Myanmar tries to reassure the world over refugee crisis
Sep 22 2017
UNITED NATIONS (AP) - Myanmar is trying to reassure the world about its handling of the exodus of Rohingya Muslims to Bangladesh.
Myanmar's de facto leader Aung San Suu Kyi has played down claims of atrocities and blamed "a huge iceberg of misinformation" for complicating the conflict.
"We are committed to ensuring that aid is received by all those in need, without discrimination", Van Thio said.
"Most have no money, no food, no clean water, no shelter and don't speak the language", IOM's Asia-Pacific spokesman Chris Lom told Reuters from the Bangladeshi border district of Cox's Bazar. "We - the humanitarian agencies on the ground - are now a long way from being able to provide this, given the numbers and the speed at which people have arrived and continue to arrive". The Rohingya are widely reviled in the Buddhist-majority country.
In 2015, a crackdown by Thai authorities on human trafficking activities saw migrants from Myanmar and Bangladesh abandoned at sea by smugglers.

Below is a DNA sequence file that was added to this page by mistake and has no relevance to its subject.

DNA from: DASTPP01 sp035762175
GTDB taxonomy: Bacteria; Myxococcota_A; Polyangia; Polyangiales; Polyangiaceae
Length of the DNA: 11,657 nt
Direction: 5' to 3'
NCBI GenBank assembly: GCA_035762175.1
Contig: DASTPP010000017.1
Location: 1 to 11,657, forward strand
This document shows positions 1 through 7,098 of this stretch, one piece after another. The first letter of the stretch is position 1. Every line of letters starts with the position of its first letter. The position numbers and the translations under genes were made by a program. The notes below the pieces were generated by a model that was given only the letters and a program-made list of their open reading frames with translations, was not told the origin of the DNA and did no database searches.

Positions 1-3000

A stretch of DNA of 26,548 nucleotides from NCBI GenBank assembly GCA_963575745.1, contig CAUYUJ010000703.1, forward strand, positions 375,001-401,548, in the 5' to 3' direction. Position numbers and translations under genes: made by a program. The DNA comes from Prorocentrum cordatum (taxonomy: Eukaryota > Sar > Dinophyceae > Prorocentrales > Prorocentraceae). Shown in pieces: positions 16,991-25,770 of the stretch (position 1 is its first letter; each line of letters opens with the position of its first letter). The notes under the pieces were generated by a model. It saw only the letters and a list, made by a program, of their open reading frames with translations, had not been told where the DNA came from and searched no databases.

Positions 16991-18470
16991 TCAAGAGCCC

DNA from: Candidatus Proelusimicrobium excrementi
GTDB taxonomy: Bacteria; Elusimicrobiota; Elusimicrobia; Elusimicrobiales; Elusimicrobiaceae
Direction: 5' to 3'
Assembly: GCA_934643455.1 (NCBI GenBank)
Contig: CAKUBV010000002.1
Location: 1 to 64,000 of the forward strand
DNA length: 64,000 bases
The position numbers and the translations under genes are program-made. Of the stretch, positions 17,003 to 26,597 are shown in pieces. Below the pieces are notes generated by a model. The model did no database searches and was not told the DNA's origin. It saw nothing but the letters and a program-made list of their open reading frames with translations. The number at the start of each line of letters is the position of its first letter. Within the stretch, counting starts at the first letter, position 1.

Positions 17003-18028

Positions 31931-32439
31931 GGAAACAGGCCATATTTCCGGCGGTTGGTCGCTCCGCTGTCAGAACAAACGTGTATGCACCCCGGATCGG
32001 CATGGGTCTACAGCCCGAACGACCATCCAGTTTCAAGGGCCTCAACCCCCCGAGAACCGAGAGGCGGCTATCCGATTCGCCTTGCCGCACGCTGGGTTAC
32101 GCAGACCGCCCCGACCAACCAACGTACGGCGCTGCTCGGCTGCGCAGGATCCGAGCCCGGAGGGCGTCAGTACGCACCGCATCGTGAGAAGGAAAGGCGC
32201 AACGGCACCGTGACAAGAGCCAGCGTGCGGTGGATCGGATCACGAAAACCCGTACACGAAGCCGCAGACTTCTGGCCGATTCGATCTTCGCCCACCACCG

About 422,000 refugees from Myanmar have poured into Bangladesh since August 25, when attacks by Rohingya militants on security posts triggered the Myanmar army offensive in response.
For the unversed, the Myanmar State Councillor broke her silence on the Rohingya crisis in the country and said that the government does not fear scrutiny by the worldwide community, in a State of the Union address on Tuesday morning, even as more than 4,00,000 Rohingya Muslims have fled from the northern Rakhine State. The refugees have described indiscriminate killings, and the United Nations and others have accused Myanmar of ethnic cleansing.
WASHINGTON (CNN) - The US will provide a humanitarian aid package worth almost $32 million to Rohingya who have fled violence in Myanmar's Rakine State in recent weeks, the State Department announced Wednesday during the United Nations General Assembly in NY.
Since Aug. 25, more than 421,000 Rohingya have crossed from Myanmar's western state of Rakhine into Bangladesh, according to the UN. The funding "reflects the U.S. commitment to help address the unprecedented magnitude of suffering and urgent humanitarian needs of the Rohingya people", said the State Department's Acting Assistant Secretary Simon Henshaw on Wednesday at the ongoing UN General Assembly here.